Discrimination

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    The Impact of Stigma and Discrimination against LGBT People in Michigan

    Christy Mallory, Taylor N.T. Brown, Susan Freeman, Brad Sears
    May 2019

    Michigan’s legal landscape and social climate put the state’s 311,00 LGBT adults and 61,000 LGBT youth at risk of discrimination and harassment.

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    Effect of State Policy on Charges Filed at the EEOC

    By Amanda K. Baumle, M. V. Lee Badgett, Steven Boutcher
    April 2019

    A new study looks at trends in the 9,000 charges filed with the EEOC alleging sexual orientation and gender identity discrimination between 2012-2016.

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    Written Testimony in Support of the Equality Act

    The Williams Institute
    April 2019

    Williams Institute scholars outline the empirical need for explicit federal nondiscrimination protections for LGBTQ Americans.

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    LGB Experiences of Discrimination

    Ilan H. Meyer
    April 2019

    LGB adults are more likely than their heterosexual cisgender peers to report experiences of employment and housing discrimination.

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    Impact of the Equality Act on LGBT People in the U.S.

    The Williams Institute
    March 2019

    Millions of LGBT people in the U.S. would gain civil rights protections under the Equality Act.

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    Discrimination Against LGBT People in Kansas

    Christy Mallory, Brad Sears
    January 2019

    Approximately 72,600 LGBT adults in Kansas are vulnerable to discrimination based on sexual orientation and gender identity.

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    Gender Identity Nondiscrimination Laws in Public Accommodations

    Amira Hasenbush, Andrew R. Flores, Jody L. Herman
    September 2018

    Massachusetts’ gender-identity inclusive public accommodations nondiscrimination laws do not negatively impact safety in public restrooms.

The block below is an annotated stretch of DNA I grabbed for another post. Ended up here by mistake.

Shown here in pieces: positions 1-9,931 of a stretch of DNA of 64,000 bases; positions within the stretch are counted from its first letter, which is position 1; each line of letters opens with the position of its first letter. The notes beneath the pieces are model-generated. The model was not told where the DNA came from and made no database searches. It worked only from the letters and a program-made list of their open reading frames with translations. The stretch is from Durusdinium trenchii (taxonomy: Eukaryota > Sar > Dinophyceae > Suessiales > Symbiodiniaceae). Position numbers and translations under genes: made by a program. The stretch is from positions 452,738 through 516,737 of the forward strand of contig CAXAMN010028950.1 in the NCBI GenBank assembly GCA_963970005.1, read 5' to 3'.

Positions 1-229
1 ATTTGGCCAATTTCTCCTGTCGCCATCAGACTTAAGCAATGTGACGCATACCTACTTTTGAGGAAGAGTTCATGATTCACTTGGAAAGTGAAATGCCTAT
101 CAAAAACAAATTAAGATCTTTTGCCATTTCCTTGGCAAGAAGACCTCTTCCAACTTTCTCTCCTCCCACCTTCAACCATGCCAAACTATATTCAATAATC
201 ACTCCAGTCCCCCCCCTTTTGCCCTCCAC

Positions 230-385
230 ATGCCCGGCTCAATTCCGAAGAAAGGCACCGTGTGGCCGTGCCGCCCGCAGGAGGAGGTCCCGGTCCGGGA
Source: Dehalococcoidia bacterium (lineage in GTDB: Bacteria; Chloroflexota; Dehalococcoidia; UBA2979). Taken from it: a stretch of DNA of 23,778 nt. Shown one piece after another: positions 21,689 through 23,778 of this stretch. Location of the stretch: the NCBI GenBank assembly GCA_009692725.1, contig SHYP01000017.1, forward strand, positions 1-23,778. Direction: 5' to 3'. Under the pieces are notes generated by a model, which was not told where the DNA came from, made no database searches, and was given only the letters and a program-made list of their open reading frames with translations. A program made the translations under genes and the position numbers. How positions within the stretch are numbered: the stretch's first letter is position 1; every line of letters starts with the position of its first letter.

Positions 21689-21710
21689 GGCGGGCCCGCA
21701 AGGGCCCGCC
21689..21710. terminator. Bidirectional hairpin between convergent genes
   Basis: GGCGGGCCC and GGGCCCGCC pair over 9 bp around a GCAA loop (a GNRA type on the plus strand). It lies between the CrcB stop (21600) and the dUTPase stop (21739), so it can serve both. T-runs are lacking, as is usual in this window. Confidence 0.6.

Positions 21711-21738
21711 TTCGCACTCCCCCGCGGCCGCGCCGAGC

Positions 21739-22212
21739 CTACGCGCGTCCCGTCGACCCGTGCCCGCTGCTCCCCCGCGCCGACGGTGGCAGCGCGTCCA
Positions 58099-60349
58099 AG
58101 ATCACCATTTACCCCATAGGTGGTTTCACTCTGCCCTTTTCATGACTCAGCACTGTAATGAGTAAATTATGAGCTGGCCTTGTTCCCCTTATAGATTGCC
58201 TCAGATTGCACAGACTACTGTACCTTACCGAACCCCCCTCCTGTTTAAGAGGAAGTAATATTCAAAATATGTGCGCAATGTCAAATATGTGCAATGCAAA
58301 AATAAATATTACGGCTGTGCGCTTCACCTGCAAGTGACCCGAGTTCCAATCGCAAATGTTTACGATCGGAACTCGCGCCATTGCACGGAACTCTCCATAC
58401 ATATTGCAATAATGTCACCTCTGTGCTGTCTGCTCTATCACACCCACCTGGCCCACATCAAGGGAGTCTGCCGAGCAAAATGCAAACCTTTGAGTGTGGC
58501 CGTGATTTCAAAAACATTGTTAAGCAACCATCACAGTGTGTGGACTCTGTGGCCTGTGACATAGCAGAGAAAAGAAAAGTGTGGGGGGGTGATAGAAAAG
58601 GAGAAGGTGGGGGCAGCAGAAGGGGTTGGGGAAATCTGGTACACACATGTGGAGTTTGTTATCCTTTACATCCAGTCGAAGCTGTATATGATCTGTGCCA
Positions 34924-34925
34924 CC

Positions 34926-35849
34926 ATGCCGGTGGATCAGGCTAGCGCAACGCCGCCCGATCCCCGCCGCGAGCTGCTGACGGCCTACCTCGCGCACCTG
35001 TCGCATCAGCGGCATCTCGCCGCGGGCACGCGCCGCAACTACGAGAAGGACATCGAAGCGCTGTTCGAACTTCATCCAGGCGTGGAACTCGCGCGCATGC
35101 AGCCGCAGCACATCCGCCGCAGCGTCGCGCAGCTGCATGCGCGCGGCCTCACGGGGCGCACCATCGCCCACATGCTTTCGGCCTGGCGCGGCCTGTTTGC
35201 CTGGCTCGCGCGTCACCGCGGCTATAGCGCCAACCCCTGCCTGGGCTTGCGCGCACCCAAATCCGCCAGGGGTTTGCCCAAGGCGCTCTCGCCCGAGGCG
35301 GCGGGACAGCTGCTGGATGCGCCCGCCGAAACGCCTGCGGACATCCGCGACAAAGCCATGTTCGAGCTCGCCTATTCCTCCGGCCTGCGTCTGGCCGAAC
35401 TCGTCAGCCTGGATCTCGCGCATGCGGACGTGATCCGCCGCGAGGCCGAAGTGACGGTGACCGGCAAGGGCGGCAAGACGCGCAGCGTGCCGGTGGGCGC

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    The Impact of Stigma and Discrimination Against LGBT People in Arizona

    Christy Mallory, Brad Sears, Taylor N.T. Brown, Russell Toomey
    March 2018

    Arizona’s legal landscape and social climate put the state’s 203,000 LGBT adults and 45,500 LGBT youth at risk of discrimination and harassment in areas of employment, housing and public accommodations.

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    Scholars File Amici Brief to US Supreme Court in Masterpiece Cakeshop Case

    On October 30, 2017, Williams Institute scholars and major social science and legal experts on LGB law and policy filed an amici brief with the U.S. Supreme Court in Masterpiece Cakeshop v. Colorado Civil Rights Commission.

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    The Impact of Stigma and Discrimination against LGBT People in Florida

    Christy Mallory, Taylor N.T. Brown, Susan E. Walch, Brad Sears
    October 2017

    Florida’s legal landscape and social climate put the state’s 663,000 LGBT adults and 100,000 youth at risk of discrimination and harassment. The social, economic and health effects of stigma and discrimination against LGBT people cost hundreds of millions of dollars each year.

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    Discrimination Based on Sexual Orientation and Gender Identity in Montana

    Christy Mallory, Brad Sears
    September 2017

    Approximately 22,300 LGBT people in Montana are not explicitly protected from discrimination under state law. Adding sexual orientation and gender identity to the state’s existing employment non-discrimination law would not be costly or burdensome for the state to enforce.

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    Discrimination Based on Sexual Orientation and Gender Identity in Idaho

    Christy Mallory, Brad Sears
    September 2017

    Approximately 31,800 LGBT people in Idaho are not explicitly protected from discrimination under state law. Adding sexual orientation and gender identity to the state’s existing employment non-discrimination law would not be costly or burdensome for the state to enforce.

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    Discrimination Based on Sexual Orientation and Gender Identity in Wyoming

    Christy Mallory, Brad Sears
    September 2017

    Approximately 15,100 LGBT people in Wyoming are not explicitly protected from discrimination under state law. Adding sexual orientation and gender identity to the state’s existing employment non-discrimination laws would not be costly or burdensome for the state to enforce.